Space

Every Solar System Image You've ever seen is Worng

Until now!

By Robert Krulwich
Photographs By Wylie Overstreet and Alex Gorosh

So which one are we (we human beings, I mean)?

Infinitesimal

String scale

Nanoscale

Subatomic scale

Atomic

Molecular

Mitochondrial

Cellular

Microscopic

Minuscule

Tiny

Lilliputian

Small

Medium

Bulky

Large

Immense

Massive

Giant

Mammoth

Colossal

Leviathan

Vast

Galactic

Cosmic

Universal

Well, it depends on who’s asking. To a virus, we’re colossal, even vast. To a giraffe, we’re small. If it’s me asking, a virus looks microscopic (minuscule?), while the solar system—ah, the solar system—has gotta be in the colossal-to-vast range, but I really have no idea. I can look up at what might be Mars (the rosy-looking one) in the night sky, but I haven’t the imagination, the metaphor, the math to make sense of that distance. All I know is what Doug Adams says in The Hitchhiker’s Guide to the Galaxy: “Space is big. Really big. You just won’t believe how vastly hugely mindbogglingly big it is.” Yup. That’s how I measure deep space: I don’t. My mind just boggles.

But this week, along with a million or so other folks, I saw the light. Or rather, I saw space. I saw, maybe for the first time, how hugely mindbogglingly big space is. Two wonderful filmmakers, Wylie Overstreet and Alex Gorosh, figured out what’s wrong with every image of the solar system we’ve ever seen. In every one, they say, space gets cheated. Planets get exaggerated. And in their short film To Scale: The Solar System, they fix that.

What they do is build our solar system with the heavenly bodies true to scale, which means the sun, Mercury, Venus, and, all the way out, Neptune (sorry, Pluto) are crazily small. Space, meantime, gets back its vastness. As you see here, their Earth (this is Overstreet demonstrating) is a little marble.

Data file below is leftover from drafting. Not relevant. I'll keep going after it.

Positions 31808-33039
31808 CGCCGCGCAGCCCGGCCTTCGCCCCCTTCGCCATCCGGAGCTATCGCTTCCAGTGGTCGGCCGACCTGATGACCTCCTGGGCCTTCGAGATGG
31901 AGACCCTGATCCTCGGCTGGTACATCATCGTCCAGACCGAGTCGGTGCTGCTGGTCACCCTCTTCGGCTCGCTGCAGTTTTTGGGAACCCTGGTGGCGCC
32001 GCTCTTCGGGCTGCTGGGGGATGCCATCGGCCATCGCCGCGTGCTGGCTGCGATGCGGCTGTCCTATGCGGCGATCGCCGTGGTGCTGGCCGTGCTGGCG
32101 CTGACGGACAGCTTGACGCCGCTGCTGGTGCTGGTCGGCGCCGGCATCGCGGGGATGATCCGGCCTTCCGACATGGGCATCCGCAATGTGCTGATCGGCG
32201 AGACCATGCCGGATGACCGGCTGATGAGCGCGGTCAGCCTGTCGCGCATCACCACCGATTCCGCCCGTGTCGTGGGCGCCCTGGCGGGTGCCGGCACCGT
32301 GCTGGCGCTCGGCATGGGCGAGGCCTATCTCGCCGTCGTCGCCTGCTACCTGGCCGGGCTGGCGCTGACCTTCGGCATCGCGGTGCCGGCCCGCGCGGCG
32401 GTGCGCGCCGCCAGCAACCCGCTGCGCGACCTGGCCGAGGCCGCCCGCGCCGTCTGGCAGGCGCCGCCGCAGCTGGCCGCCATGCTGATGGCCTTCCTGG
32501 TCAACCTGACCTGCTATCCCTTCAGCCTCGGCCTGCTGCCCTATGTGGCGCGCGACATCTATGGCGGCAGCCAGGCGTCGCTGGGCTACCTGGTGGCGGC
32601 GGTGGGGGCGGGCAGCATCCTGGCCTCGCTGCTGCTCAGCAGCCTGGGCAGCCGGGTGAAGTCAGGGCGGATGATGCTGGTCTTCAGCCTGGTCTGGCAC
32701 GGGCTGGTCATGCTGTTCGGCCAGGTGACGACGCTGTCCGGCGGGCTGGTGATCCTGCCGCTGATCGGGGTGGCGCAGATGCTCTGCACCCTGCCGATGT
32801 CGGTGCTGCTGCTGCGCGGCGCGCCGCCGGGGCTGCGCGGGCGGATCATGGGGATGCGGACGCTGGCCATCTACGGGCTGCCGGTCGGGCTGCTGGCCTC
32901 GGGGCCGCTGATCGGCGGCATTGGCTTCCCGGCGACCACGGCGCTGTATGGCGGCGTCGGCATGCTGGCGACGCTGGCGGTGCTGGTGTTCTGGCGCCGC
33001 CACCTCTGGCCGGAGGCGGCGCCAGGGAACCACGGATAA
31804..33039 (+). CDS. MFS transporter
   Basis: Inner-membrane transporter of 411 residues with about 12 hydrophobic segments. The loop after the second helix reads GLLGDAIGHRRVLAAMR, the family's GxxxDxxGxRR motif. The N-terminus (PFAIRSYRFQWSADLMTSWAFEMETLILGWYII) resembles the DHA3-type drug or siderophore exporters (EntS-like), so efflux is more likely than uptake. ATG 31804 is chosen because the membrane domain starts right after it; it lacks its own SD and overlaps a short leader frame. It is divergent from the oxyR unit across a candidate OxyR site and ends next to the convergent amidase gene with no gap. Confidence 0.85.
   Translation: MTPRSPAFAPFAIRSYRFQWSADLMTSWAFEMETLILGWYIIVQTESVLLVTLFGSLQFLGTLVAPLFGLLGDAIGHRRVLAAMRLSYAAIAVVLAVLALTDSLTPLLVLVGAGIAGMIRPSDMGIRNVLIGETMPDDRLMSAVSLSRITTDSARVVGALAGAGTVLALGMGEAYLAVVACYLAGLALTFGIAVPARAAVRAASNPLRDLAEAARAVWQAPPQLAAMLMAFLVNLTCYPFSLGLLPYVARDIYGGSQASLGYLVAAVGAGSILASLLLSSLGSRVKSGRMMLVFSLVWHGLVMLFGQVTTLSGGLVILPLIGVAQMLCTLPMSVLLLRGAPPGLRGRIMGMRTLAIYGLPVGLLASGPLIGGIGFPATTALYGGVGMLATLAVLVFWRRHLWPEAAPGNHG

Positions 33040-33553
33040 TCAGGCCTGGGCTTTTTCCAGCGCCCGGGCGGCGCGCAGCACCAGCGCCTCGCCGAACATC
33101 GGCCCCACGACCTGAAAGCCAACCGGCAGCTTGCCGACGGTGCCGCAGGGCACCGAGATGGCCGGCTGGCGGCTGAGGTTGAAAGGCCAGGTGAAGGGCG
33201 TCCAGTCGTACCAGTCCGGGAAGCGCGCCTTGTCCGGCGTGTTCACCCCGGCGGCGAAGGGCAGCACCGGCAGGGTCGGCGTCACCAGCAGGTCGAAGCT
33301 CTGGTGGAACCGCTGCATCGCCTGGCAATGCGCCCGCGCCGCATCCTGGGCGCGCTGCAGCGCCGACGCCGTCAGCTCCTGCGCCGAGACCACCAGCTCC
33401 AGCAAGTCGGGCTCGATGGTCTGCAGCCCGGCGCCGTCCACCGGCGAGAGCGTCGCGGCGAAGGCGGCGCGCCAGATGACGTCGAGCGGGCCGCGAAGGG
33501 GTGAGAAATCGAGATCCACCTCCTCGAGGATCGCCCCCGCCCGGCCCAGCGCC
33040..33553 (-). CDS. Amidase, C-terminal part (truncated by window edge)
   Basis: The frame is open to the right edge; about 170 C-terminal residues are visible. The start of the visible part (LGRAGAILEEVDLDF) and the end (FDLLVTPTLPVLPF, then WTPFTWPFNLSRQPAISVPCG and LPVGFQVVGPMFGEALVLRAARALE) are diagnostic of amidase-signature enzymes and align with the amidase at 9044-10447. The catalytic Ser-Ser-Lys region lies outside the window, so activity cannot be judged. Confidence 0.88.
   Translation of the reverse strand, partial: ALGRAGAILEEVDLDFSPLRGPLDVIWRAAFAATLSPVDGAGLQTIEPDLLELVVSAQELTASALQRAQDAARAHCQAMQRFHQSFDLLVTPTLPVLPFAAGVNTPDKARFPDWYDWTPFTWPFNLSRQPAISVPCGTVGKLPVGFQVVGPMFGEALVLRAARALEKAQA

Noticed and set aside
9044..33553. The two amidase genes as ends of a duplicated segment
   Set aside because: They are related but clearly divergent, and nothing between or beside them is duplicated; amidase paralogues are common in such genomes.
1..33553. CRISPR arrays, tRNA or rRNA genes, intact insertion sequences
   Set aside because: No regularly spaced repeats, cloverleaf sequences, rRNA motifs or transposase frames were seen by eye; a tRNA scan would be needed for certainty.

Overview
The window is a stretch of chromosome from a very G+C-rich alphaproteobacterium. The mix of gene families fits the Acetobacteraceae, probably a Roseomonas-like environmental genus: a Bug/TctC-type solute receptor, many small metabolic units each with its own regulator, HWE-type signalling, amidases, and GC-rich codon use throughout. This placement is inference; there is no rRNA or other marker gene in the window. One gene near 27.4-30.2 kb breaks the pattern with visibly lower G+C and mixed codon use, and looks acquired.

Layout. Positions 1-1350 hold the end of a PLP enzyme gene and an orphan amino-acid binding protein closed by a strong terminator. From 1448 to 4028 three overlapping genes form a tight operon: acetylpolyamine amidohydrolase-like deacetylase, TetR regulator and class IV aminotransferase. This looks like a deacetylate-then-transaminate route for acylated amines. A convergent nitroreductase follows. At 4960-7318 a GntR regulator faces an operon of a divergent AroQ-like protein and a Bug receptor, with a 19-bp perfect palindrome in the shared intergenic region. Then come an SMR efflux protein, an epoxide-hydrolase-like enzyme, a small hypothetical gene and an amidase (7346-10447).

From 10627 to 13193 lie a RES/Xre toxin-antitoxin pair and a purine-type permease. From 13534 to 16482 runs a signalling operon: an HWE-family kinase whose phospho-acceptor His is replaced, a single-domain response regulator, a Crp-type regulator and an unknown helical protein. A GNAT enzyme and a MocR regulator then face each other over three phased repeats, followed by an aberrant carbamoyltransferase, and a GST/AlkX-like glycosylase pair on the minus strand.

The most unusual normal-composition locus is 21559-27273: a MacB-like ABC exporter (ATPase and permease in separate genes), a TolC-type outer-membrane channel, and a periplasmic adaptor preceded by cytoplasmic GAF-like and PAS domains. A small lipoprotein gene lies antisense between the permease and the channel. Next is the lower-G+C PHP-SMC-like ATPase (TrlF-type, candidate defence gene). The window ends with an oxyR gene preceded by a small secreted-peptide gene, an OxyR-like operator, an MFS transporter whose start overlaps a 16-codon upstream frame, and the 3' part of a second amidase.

Using a ten-foot chain-link fence hooked to the back of their car, they created the orbits of all eight planets on a dried lake bed in Nevada (Black Rock Desert, home to Burning Man), carving ellipses into the sand. Then, when night fell, they drove the orbits, Gorosh holding a large lamp out the car window. The resulting time-lapsed film was composed into a carnival-looking, swooshing solar system, with teeny planets poised on poles, each a pinpoint of light.

The most wonderful moment comes at the very end, when we stand nose to nose with the marble that is Earth and look back at the actual sun coming up in the east and, astonishingly, their model sun and the real sun … match! They’re the same size. So the model suddenly feels real, and that’s when Overstreet takes Earth and tosses it along the desert floor so it rolls into orbit, and you see, really think you see, how small (minuscule? tiny? Lilliputian?) our little planet—home to all of us—actually, really is.

It’s lip-bitingly beautiful.

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